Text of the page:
Idaho has worked with 47 other states, two territories and the District of Columbia over the past year to develop these more rigorous, common standards in math and English language arts that are comparable with any country around the world. Thirty-five states and the District of Columbia have already adopted the Common Core State Standards.

“The Common Core State Standards are a voluntary, state-led effort to help ensure Idaho has a public education system that prepares all students to be successful in life after high school,” Superintendent of Public Instruction Tom Luna said. “Idaho students are ready for this challenge.”

Idaho initially signed on to join the Common Core State Standards Initiative in June 2009. This Initiative builds directly on previous efforts of leading organizations and states that have focused on developing college- and career-ready standards. After a series of drafts, public comment periods and revisions, the final Common Core State Standards were published on June 2, 2010.

Adopting the Common Core State Standards is voluntary. Idaho is using the same process to adopt the proposed Common Core State Standards as it uses to adopt content standards each year.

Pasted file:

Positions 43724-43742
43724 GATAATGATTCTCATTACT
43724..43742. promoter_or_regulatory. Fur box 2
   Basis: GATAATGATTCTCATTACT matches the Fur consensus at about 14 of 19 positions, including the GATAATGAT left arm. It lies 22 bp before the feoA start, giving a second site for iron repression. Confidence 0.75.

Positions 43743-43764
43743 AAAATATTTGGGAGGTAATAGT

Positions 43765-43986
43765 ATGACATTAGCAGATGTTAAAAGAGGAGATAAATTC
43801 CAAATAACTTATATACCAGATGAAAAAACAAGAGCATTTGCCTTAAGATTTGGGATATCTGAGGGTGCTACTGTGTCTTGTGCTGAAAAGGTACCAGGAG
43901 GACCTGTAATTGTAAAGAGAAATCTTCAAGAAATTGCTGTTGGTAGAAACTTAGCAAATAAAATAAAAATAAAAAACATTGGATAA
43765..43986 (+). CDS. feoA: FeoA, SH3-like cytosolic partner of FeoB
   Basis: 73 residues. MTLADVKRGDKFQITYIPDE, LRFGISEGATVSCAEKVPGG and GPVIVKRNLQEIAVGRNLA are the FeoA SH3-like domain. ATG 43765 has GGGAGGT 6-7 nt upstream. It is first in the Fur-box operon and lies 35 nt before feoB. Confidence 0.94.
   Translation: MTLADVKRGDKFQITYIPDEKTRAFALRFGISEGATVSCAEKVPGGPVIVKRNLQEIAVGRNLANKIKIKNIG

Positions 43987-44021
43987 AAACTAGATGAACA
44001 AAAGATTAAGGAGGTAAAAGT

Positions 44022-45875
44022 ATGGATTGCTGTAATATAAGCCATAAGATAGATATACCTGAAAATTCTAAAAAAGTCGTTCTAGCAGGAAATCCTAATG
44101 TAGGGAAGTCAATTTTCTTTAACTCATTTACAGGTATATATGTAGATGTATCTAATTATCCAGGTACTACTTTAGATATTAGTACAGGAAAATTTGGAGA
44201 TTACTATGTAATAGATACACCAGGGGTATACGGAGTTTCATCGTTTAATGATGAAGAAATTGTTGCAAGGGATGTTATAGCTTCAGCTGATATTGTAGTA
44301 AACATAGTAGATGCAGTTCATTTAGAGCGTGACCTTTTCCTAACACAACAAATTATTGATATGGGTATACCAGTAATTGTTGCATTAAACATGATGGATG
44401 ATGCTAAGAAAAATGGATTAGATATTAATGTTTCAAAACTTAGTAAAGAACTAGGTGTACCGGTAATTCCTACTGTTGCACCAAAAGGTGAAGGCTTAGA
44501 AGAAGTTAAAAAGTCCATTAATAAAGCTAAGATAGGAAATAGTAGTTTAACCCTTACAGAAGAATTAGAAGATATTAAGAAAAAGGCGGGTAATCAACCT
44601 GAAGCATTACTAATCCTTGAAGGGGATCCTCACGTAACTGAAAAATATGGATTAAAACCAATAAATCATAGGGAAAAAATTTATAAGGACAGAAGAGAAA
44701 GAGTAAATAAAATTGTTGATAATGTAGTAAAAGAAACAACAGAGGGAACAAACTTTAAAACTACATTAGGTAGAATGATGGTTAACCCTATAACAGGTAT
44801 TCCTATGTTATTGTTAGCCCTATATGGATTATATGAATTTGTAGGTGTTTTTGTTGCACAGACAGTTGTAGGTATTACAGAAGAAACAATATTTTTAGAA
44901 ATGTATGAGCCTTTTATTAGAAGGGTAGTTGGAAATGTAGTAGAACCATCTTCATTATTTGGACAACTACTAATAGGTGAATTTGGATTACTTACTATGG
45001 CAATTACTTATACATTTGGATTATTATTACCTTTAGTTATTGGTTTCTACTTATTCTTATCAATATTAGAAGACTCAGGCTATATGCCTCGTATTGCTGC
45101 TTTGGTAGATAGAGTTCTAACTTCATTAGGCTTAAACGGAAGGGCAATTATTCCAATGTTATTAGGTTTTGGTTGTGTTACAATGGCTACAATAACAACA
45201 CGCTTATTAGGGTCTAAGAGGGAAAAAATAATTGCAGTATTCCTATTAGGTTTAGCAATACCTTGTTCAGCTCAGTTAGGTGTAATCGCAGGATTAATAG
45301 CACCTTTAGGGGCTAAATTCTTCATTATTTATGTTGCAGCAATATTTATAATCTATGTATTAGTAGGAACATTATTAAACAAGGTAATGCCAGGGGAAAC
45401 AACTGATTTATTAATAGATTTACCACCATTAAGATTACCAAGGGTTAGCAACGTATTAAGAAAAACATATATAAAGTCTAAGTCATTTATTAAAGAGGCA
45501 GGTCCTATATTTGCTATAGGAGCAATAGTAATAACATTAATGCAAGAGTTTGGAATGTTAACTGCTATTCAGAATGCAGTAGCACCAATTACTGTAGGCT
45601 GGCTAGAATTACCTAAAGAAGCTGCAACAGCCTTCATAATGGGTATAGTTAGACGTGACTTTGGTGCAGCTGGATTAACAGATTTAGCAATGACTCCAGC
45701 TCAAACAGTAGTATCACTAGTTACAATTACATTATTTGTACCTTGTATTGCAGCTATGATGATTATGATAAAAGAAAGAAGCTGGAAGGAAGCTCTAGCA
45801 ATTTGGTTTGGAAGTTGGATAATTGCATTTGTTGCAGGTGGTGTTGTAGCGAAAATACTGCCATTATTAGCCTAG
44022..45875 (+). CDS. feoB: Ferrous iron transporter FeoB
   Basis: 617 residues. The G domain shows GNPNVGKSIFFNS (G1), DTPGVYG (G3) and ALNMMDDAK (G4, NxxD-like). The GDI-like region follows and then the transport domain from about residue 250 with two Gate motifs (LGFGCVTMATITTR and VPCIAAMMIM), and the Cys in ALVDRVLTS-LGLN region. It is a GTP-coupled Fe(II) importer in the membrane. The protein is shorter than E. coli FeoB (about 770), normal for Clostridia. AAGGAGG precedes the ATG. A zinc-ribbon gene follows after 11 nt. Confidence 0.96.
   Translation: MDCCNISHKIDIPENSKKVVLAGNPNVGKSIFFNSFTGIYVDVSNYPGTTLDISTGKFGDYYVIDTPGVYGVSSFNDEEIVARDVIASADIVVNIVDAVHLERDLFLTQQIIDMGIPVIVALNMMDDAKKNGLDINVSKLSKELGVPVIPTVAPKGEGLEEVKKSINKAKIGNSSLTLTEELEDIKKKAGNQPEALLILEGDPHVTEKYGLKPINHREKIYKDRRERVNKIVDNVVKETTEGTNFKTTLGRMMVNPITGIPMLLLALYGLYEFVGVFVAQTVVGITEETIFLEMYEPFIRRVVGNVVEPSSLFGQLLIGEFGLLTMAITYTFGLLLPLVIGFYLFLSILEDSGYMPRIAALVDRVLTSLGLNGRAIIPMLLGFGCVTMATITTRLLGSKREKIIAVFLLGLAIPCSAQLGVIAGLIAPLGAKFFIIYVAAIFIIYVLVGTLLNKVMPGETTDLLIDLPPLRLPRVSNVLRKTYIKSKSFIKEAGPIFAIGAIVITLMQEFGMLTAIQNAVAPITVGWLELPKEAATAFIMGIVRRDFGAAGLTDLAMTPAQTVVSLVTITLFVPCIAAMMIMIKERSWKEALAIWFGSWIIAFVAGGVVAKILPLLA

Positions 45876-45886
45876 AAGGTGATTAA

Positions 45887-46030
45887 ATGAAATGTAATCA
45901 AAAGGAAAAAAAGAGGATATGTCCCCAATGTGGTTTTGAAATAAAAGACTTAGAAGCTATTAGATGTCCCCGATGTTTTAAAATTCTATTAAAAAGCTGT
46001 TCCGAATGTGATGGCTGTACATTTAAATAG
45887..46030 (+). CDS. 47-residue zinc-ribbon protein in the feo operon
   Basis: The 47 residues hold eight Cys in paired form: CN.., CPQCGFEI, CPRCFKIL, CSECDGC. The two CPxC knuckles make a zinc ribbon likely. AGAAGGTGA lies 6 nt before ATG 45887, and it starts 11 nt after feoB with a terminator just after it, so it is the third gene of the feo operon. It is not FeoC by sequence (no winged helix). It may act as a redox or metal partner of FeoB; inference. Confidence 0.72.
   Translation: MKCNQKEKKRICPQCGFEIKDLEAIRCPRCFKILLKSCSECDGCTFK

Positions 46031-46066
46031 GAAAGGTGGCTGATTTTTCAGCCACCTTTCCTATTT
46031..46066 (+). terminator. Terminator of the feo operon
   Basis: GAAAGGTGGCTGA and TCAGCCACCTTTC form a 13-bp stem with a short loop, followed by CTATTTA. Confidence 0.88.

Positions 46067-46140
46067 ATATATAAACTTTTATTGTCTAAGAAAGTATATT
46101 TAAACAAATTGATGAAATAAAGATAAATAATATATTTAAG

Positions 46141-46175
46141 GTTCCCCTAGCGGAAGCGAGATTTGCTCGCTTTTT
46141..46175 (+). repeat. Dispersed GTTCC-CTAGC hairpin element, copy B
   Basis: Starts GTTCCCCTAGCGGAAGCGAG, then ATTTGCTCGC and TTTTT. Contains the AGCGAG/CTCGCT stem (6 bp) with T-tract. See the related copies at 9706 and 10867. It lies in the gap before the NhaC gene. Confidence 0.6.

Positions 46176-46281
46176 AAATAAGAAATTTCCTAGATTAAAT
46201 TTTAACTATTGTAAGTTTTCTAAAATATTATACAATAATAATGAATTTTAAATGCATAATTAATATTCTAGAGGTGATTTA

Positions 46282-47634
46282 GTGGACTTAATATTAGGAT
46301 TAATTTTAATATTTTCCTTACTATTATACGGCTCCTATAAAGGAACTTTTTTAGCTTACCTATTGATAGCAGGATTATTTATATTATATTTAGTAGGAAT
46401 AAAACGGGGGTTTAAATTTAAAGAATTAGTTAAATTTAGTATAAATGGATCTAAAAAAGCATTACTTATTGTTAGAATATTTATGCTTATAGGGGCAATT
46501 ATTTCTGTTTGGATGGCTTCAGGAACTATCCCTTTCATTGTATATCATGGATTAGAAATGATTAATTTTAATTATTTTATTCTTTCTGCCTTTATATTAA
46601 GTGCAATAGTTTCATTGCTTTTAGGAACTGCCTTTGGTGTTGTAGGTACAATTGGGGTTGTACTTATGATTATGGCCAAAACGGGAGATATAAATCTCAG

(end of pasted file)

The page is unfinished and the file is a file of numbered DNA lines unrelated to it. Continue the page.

The proposed standards were initially approved by the Idaho State Board of Education in August and are now available for public comment. The standards will go back before the State Board for official approval in November. If approved, the standards will go to the Idaho Legislature in January 2011 for final approval.

Content area experts in math and English language arts from the State Department of Education will be traveling across the state in September to explain how the Common Core State Standards in mathematics and English compare to Idaho’s current standards and to answer questions and gather feedback.

These meetings are open to the public. Teachers, school administrators, parents, community members, and others are invited to attend.

Here is the schedule for the Common Core State Standards Regional Public Meetings:
  • September 14: 6 p.m. to 8 p.m. in Idaho Falls (Ammon), Hillcrest High School, Library
  • September 15: 6 p.m. to 8 p.m. in Pocatello, Idaho State University, Student Union Building Selway Room